Separate names with a comma.
Discussion in 'Ride Reports - Epic Rides' started by Colebatch, Oct 18, 2012.
Thank you Pruster + Beemster
Walter, Terry, Rod, Prutzer, Beemster, EtronX and crew, thank YOU for so generously sharing your trip with us. It must take a tremendous amount of time to write the reports you do. It is so rare to find great writing that can be both serious, and funny while constantly returning to the theme of adventure, and you all do it wonderfully well. You let us see the world through your eyes and experience, which gives us the chance to grow a little ourselves, albeit from afar. "Thanks" doesn't begin to do the job.
Been around this board a long time, and I can't recall a multi-party ride report like this. Sure, there were some reports, one guy wrote, a buddy would chime in with some details, but none with a multi-POV like this.
It's really interesting to watch it unfold, and to this point, it's been an awesome job by all the participants.
Except for teebee. Bongo truck for 3 inches of water??? And let's not forget that Rod was on that truck with him, afraid to get his boots wet. Shame...
Kidding aside, this has been a great story so far, well done to all.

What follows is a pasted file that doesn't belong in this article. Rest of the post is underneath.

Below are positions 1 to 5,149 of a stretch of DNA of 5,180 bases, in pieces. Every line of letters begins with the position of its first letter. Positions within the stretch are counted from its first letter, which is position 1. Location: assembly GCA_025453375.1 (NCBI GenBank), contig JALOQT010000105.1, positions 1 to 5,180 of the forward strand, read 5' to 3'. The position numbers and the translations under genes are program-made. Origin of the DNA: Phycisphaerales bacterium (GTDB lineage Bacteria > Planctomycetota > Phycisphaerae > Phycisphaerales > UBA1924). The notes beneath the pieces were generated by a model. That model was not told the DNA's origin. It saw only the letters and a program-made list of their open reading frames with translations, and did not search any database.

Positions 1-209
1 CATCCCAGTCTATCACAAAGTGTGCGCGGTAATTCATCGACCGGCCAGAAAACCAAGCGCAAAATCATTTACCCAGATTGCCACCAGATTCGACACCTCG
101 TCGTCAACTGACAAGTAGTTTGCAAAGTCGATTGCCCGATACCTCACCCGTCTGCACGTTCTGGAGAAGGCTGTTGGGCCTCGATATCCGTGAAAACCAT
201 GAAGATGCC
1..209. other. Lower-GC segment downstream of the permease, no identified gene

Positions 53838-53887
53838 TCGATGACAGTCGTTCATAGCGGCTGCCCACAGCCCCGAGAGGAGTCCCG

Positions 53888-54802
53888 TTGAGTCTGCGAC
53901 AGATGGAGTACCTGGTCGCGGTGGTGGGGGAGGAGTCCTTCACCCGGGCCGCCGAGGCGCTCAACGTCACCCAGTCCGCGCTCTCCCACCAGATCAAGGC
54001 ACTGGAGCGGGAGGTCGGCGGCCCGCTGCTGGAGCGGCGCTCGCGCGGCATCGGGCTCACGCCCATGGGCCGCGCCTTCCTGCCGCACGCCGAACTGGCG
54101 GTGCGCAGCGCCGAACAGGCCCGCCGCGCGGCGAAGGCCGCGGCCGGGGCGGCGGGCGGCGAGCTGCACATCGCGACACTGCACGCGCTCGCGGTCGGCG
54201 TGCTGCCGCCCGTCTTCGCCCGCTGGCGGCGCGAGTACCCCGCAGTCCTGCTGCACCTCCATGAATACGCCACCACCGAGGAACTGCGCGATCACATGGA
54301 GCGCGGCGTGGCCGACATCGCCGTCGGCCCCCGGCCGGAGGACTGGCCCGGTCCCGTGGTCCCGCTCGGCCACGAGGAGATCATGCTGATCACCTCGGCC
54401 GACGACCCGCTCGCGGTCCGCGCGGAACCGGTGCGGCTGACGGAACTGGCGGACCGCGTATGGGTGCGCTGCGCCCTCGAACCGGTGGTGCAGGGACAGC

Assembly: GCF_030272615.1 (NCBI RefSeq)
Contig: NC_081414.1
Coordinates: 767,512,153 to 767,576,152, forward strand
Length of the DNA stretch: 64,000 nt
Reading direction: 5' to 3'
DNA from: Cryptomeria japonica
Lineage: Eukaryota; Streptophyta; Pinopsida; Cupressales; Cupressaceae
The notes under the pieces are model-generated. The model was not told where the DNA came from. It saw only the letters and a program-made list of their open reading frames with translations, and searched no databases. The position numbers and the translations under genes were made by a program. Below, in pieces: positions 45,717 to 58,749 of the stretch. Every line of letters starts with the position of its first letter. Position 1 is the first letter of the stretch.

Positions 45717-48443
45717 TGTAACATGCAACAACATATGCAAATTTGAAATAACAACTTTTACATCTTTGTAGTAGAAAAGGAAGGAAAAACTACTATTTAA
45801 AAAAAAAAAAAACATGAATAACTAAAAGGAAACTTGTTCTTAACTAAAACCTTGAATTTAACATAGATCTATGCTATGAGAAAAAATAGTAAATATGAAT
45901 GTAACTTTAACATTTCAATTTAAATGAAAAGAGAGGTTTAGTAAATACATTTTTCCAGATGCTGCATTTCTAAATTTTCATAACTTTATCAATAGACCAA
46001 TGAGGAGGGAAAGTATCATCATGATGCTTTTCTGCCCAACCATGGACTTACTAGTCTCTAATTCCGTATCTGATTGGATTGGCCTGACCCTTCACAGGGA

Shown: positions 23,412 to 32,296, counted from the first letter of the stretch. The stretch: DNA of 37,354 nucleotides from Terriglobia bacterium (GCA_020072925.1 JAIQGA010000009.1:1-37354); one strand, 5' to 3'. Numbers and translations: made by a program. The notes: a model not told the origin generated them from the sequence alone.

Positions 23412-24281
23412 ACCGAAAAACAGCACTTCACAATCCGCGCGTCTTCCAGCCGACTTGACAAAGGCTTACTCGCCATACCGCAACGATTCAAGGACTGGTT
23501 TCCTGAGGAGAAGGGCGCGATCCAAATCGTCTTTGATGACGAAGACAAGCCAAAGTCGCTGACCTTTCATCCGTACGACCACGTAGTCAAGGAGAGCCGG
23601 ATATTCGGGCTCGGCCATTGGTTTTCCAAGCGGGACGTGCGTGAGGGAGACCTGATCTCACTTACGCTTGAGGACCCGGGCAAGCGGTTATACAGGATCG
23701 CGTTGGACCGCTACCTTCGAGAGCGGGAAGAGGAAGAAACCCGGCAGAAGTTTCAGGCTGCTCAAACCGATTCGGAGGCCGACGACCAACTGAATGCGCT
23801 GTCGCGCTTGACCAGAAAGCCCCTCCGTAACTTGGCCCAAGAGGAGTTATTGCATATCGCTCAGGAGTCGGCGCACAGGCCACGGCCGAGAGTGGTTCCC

It is really fun to share a trip like this. Especially with an audience like you [/QUOTE]
Etronx and the rest of the gang: I'm lurking ever since the start of the RR and am not that much of a commenter/replier but you just made me realize that lurking is not enough. So here's my first post: I too let you know how I really enjoy and appreciate the way you all tell us your stories with lots of humor and wise words! Checking every day for new posts...
He just mentioned 30-odd crossings of the railway... I wonder if he'll need a Bongo van for those?
Out of Krasnoyarsk we passed this old relic. A reminder of long gone and sometimes tense days.
We were now cruising towards Irkutsk on the M53. The stretch between Krasnoyarsk and Irkutsk is pretty boring. It is a straight transport stretch. You cross the Trans Siberian Railway lots of times. Spending time waiting at the rail road gates.
You also notice that you are entering areas where in the wintertime it gets pretty cold. The stock of firewood were steadily increasing outside the houses.
The road is pretty good all the way. There is only a short stretch of about 50 k's where there is gravel road. The problem here is all the heavy traffic and the dust. When you overtake one of these trucks you don't see diddley squat until you have passed them. There are a few seconds of pure terror when you open up the throttle, go IMC and commit
Just before Kansk we stopped for gas. As we pulled to a stop we saw another bike there. It was a BMW R1150 GS with funny plates. We got our helmets of and said hello. Then we met Jacob.
Jacob was on his way to Vladivostok and then USA. He came from Israel and had just retired from what used to be called Mossad. He was a man of many words and now on his way around the world. We asked if he would ride with us to Irkutsk. That he would. The Trans Sibir eXpedition 2012 now counted four bikes for a short time.